Deborah and Verity Sparks are the mother-and-daughter duo behind Sparks & Daughters. Born in the British countryside when Deborah began making personalised aprons at the family kitchen table over a decade ago, the business has since moved from strength to strength, a testament to their exemplary aesthetics and entrepreneurial acumen.
Having passed the million mark on apron sales, they currently stock a range of lifestyle products focused on the “milestones and moments” that mark a family’s journey. Deborah and Verity credit their continued commitment to a family-owned and operated business model for the extraordinary success of their venture as well as their ability to identify a comfortable work-life balance.
Not only does last year’s rebrand from Sparks Clothing to Sparks & Daughters better reflect their origin story and long-term vision, but it also highlights their unique positioning in a competitive niche market. With the family ethos at its core, their brand identity engenders trust and, interestingly, increases their desirability as a place to work as well.
Now focused entirely on e-commerce, the company’s seamless transition to online shopping exemplifies their forward-facing outlook and readiness to change. Through the artful curation of their Facebook and Instagram feeds, Sparks & Daughters has captured the attention of their social-media-savvy consumer base.
Deborah and Verity Sparks sat down with Tharawat Magazine to discuss why their marketing emphasises family, how they’ve incorporated technology to improve operations and what the future of Sparks & Daughters will look like.
How did Sparks & Daughters begin and why aprons?
Deborah: When I was thinking of leaving my office job to start my own business, a lot of thought went into the personalised gift market. To me, it had to be something that came from the heart and something that I loved.
You obviously think of your potential customer and what they would love. As a family, we love cooking. I spend a lot of time in the kitchen, and I thought it would be a beautiful idea to create a personalised apron for someone you love.
How did you get involved, Verity?
Verity: I was still at school when Mum started the business. I saw it as a fun thing to do in my spare time. I was helping her out with orders, and I fell in love with the business as well. Eventually, mum realised I was spending all of my spare time working in the business and decided to make me a partner in it.
Deborah: Any spare moment she had, she was in the business. I knew she was just as passionate as I was, and we should work together.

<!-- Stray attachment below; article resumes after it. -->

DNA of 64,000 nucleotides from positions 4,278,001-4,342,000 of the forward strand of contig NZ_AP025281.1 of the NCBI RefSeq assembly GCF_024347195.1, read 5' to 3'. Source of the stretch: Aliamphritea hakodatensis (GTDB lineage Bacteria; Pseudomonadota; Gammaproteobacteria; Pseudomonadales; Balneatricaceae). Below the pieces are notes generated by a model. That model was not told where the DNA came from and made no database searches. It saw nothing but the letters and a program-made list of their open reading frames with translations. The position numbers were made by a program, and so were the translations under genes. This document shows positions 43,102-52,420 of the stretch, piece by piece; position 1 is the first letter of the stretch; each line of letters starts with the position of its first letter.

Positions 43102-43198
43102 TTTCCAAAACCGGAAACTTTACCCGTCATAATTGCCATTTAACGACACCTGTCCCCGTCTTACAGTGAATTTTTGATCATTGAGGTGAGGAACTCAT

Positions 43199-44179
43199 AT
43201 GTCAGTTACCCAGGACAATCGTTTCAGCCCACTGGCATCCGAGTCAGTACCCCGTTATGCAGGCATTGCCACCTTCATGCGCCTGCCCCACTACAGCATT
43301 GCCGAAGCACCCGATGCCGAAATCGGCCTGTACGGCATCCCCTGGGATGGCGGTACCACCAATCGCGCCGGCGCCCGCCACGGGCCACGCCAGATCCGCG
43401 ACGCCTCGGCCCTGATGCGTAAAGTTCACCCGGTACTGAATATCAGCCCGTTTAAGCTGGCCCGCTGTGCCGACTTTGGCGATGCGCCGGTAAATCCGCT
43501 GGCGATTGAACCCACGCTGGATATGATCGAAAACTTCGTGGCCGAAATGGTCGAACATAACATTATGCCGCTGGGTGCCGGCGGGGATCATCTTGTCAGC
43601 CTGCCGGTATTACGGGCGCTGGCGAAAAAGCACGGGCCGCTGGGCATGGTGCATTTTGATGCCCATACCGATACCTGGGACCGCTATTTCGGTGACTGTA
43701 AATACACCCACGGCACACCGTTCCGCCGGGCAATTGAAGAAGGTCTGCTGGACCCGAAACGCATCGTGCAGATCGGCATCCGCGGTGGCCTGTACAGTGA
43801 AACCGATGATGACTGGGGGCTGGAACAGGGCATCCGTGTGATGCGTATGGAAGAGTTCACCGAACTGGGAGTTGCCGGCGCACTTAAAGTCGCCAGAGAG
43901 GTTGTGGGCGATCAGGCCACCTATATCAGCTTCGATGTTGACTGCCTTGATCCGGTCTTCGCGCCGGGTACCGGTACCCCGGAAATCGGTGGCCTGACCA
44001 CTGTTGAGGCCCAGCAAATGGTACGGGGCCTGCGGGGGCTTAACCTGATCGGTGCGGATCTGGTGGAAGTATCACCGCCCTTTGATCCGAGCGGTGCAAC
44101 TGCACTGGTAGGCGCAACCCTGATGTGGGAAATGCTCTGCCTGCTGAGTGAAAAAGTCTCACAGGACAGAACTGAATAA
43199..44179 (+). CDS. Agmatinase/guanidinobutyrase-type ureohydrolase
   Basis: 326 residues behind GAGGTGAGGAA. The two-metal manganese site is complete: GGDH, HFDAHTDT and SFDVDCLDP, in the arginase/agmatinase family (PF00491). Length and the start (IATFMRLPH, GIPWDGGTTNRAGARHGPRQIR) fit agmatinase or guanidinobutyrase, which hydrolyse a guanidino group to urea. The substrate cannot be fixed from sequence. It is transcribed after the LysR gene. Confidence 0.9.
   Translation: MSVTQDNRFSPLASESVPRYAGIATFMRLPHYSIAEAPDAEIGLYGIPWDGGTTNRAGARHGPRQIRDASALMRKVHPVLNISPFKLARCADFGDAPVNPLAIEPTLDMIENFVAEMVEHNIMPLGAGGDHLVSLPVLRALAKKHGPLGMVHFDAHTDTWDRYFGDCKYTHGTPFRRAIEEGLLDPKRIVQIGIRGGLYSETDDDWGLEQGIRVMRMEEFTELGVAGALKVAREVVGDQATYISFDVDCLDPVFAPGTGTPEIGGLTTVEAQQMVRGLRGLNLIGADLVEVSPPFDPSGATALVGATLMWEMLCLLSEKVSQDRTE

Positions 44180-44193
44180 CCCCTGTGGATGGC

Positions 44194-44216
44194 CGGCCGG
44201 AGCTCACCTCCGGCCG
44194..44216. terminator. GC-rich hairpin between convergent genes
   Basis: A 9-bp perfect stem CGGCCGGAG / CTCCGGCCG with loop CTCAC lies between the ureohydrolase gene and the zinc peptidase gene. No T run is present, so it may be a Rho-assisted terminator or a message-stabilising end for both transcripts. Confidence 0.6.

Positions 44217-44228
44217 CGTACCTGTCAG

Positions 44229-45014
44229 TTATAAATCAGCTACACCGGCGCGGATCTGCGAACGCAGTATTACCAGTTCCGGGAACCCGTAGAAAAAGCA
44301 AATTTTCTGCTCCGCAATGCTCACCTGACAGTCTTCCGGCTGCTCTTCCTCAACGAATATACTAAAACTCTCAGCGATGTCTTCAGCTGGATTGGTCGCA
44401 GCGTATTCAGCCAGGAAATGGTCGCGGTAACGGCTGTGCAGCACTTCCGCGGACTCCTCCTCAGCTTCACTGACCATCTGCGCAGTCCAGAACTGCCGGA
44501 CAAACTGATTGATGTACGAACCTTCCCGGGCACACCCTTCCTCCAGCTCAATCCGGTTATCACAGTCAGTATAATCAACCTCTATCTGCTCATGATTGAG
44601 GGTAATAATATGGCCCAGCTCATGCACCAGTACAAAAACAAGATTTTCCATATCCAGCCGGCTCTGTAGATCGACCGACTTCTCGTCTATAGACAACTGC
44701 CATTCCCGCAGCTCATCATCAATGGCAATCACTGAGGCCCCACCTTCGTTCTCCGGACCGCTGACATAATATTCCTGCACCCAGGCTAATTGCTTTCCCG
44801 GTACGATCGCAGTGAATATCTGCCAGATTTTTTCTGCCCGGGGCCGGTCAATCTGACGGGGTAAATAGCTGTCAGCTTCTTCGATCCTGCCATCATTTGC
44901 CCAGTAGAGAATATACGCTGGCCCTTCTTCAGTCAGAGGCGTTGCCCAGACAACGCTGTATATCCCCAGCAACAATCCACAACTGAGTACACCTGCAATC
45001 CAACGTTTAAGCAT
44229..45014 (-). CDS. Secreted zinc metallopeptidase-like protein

Were there any pivotal moments when you realised you were onto something big?
Deborah: Growing the business has had a considerable learning curve. You have to learn things you’re not trained in or not comfortable with, and you have to push yourself to master those aspects as well. We were just designers to start with.
Verity: When we first started, we just enjoyed doing creative designs and hoped they would sell. Then the sales team grew, and we had to scale accordingly. We had to learn about employing a team, writing out contracts, building a website and coping with massive sales at peak times.
Deborah: When you get further into the business, you realise you can’t do everything yourself and have to employ people with specific skills. You also learn to delegate, which we weren’t good at in the beginning. Looking back now, I can see that the business improved when we started delegating more efficiently.
Growing the business has had a considerable learning curve. You have to learn things you’re not trained in or not comfortable with, and you have to push yourself to master those aspects as well.
What prompted the rebranding decision to Sparks & Daughters?
Deborah: We felt we weren’t representing ourselves the best we could. Our former name ‘Sparks Clothing’ represented our surname and what we were selling, but it wasn’t saying anything about the people behind the brand. There are a lot of brands that use ‘& Sons’, but very few include ‘& Daughters.’ We realised we weren’t sharing with our customers a unique part of our story. Once we rebranded, it felt right – it felt like us.
Verity: I think people enjoy buying into the family aspect, too. They’re not just buying from a faceless company. They feel like they’re supporting us and our family – and they are because our family relies solely on this business.